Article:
Hospitals and general practitioners in southern Africa are increasingly reporting that symptoms of the aggressive new strain of Covid Omicron are “unusual but very mild,” according to various media outlets in South Africa over the weekend.
About 90% of all new infections in the Johannesburg area are now caused by the Omicron strain but, so far, the death rate from Covid and even hospital admissions do not appear to be increasing significantly, report local media.
So some experts are cautiously optimistic that – while Omicron turns out to be less deadly but more contagious and dominant than the Delta variant – the new mutation may in fact be a blessing in the sky.
Hundreds of infected people across southern Africa are said to have complained of nausea, headaches, fatigue and an elevated pulse, but none appear to suffer from a loss of taste or smell, which has been reported. the case with most other Covid mutations.
In addition, more and more doctors across southern Africa are confirming that most patients infected with Omicron simply have a severe headache, nausea or dizziness.
Dr Angelique Coetzee told various newspapers in South Africa: “The symptoms are so different and so mild from [non-Omicron] Covid patients that I have treated before.
A general practitioner for more than three decades and president of the South African Medical Association, she was the first African doctor to suggest to local authorities that Covid had mutated into a new strain.
Coetzee reportedly said the symptoms “did not make immediate sense”, with patients including young people of different backgrounds and ethnicities tired and a young child with a high pulse.
Blessing in the sky
Looking at the first data from southern Africa, virologist Marc van Ranst said over the weekend that “if the omicron variant is less pathogenic but with greater infectivity, allowing Omicron to replace Delta, that would be very positive” .
The WHO has warned that preliminary evidence suggests the variant has an increased risk of reinfection and may spread faster than other strains, including Delta.
They said there is early evidence suggesting that Omicron has an “increased risk of reinfection” and its rapid spread in South Africa suggests it has a “growth advantage”.
“It is extremely important that we closely monitor the clinical data of Omicron patients in South Africa and around the world,” said Van Ranst.
The variant has over 30 mutations – about twice as many as the Delta variant – that make it more transmissible and escape the protection conferred by a previous infection or vaccination.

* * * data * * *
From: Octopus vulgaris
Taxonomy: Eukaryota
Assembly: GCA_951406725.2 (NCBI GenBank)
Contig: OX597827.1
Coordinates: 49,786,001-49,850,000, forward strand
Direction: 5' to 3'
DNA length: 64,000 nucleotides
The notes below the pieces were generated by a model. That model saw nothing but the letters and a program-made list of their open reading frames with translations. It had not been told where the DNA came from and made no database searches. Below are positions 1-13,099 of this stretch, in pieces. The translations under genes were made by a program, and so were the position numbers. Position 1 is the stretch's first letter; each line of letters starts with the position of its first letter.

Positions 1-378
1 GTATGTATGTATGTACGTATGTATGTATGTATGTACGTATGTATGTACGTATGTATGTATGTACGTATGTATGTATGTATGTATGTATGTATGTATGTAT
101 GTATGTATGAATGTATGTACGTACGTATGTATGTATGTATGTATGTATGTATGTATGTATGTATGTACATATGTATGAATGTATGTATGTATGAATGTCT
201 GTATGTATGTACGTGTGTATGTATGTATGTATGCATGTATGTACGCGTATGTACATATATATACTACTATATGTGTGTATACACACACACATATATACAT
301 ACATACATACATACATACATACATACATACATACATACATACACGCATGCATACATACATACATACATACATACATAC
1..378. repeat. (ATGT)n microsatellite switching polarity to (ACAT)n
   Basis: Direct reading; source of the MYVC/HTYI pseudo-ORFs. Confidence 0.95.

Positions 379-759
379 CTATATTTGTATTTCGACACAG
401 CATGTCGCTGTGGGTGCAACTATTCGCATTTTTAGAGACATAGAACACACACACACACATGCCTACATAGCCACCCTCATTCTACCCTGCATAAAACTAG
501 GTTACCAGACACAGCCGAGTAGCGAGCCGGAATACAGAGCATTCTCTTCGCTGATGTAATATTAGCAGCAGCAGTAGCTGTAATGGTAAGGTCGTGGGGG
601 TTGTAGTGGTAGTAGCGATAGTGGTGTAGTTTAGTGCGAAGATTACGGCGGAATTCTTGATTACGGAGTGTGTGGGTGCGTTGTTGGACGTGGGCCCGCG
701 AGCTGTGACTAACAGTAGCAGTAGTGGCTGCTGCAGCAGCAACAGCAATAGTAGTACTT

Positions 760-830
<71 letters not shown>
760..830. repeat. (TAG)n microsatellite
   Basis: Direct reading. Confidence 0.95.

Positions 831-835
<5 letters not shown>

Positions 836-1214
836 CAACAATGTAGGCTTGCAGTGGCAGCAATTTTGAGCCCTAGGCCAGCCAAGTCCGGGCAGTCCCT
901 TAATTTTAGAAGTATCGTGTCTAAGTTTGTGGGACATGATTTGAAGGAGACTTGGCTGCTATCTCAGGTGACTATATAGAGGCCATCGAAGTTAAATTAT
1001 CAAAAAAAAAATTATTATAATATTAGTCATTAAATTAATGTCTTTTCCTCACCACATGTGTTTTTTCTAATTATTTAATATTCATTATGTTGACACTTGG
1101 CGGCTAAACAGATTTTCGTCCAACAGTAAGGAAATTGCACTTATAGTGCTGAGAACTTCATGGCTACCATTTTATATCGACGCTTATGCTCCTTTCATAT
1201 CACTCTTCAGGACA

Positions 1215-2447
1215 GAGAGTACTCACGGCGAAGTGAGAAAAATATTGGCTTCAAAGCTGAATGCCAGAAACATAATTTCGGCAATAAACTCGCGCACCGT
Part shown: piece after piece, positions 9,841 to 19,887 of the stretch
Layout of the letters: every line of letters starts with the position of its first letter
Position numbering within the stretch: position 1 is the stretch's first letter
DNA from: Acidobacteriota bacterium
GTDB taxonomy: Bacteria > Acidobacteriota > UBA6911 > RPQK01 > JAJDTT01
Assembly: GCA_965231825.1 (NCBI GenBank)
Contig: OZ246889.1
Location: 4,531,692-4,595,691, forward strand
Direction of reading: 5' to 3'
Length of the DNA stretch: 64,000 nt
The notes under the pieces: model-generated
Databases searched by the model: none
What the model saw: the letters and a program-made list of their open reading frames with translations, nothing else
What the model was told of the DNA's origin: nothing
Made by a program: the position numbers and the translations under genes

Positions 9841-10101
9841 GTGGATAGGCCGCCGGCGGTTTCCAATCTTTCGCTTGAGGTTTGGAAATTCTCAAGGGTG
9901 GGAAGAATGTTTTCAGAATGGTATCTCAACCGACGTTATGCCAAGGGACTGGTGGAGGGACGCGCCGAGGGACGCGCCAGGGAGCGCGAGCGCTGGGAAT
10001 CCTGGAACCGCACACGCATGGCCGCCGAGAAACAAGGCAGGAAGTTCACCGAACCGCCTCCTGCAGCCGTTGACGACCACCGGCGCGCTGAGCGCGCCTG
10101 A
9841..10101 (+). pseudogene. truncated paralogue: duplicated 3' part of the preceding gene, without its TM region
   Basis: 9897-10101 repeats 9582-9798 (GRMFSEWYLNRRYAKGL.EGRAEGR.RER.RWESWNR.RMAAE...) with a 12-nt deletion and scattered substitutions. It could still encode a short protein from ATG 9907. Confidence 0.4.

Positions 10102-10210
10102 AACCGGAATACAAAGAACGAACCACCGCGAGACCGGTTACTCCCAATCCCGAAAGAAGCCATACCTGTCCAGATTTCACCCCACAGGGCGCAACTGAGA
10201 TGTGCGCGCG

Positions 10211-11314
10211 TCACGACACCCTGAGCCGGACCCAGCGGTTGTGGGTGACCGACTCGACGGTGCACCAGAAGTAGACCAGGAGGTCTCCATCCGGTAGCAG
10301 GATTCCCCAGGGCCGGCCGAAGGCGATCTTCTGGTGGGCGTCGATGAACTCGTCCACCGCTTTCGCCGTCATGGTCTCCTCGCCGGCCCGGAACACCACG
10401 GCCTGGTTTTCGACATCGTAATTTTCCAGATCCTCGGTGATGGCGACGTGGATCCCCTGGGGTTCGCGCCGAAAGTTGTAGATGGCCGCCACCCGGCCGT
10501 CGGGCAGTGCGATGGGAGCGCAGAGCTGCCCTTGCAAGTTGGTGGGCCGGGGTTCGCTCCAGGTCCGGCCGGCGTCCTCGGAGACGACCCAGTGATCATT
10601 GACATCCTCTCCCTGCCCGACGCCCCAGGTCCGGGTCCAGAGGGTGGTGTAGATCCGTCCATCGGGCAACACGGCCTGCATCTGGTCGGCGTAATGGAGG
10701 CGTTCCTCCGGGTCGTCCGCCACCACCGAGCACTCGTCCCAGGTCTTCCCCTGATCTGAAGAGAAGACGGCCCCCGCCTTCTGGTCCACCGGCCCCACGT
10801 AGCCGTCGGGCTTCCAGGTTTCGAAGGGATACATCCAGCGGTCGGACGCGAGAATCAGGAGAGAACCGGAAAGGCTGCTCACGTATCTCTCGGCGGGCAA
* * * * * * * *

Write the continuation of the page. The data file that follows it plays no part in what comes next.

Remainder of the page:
Meanwhile, officials in Germany, the Netherlands, Belgium, Australia, the Czech Republic, Italy as well as the UK have confirmed that the new Omicron variant of the coronavirus has emerged in their respective countries, leaving governments around the world are scrambling to stop the spread.
Almost two years after the start of the pandemic that killed more than 5 million people around the world, countries are on high alert.
In the Netherlands, 61 people on two flights from Cape Town to South Africa tested positive for Covid upon arrival in Amsterdam.
Race to refine vaccines
More testing is needed and experts say it can take weeks before a clear picture emerges.
Therefore, work is underway to examine the possibility of fine-tuning the vaccines. Novavax said it “has already started the development of a new advanced recombinant protein based on the known genetic sequence of Omicron and will be ready to start testing and manufacturing in the coming weeks”.
Moderna said: “Since the start of 2021, Moderna has put forward a comprehensive strategy to anticipate the new variants of concern.
“This strategy includes three levels of response if the currently authorized booster dose of 50 µg (micrograms) of mRNA-1273 proves insufficient to enhance the waning immunity against the Omicron variant. “
In the meantime, Prime Minister Boris Johnson yesterday announced a list of new Covid precautionary measures, including restrictions for those arriving in the UK, stricter rules on wearing masks in public places and a ‘coup de “thumbs up to the booster program” for vaccination.
In a meeting the British would not have hoped for, Johnson held a press conference in Downing Street alongside UK Scientific Director Sir Patrick Vallance and Chief Medical Officer Chris Whitty this afternoon.
In order to “act early” to curb the spread of the new Omicron variant, after the first two cases were identified in Nottingham and Essex yesterday, Johnson announced the following new Covid measures.
Asked yesterday if the appearance of the new variant, which the World Health Organization has classified as a highly transmissible virus of concern, would hamper people’s Christmas plans, Johnson said: ‘I’m pretty confident this Christmas will be considerably better than last Christmas – that’ll be all on that one for now.
Although the Prime Minister acknowledged that there was “a lot that we don’t know at this early stage” regarding the Omicron variant, which was first identified in South Africa on Wednesday, he said been cautious about its nature.
“It appears to be spreading very quickly and can spread among people who have been doubly vaccinated,” Johnson said.
“But it diverts quite a bit from other variations of the past, which can mean people may not be as protected. “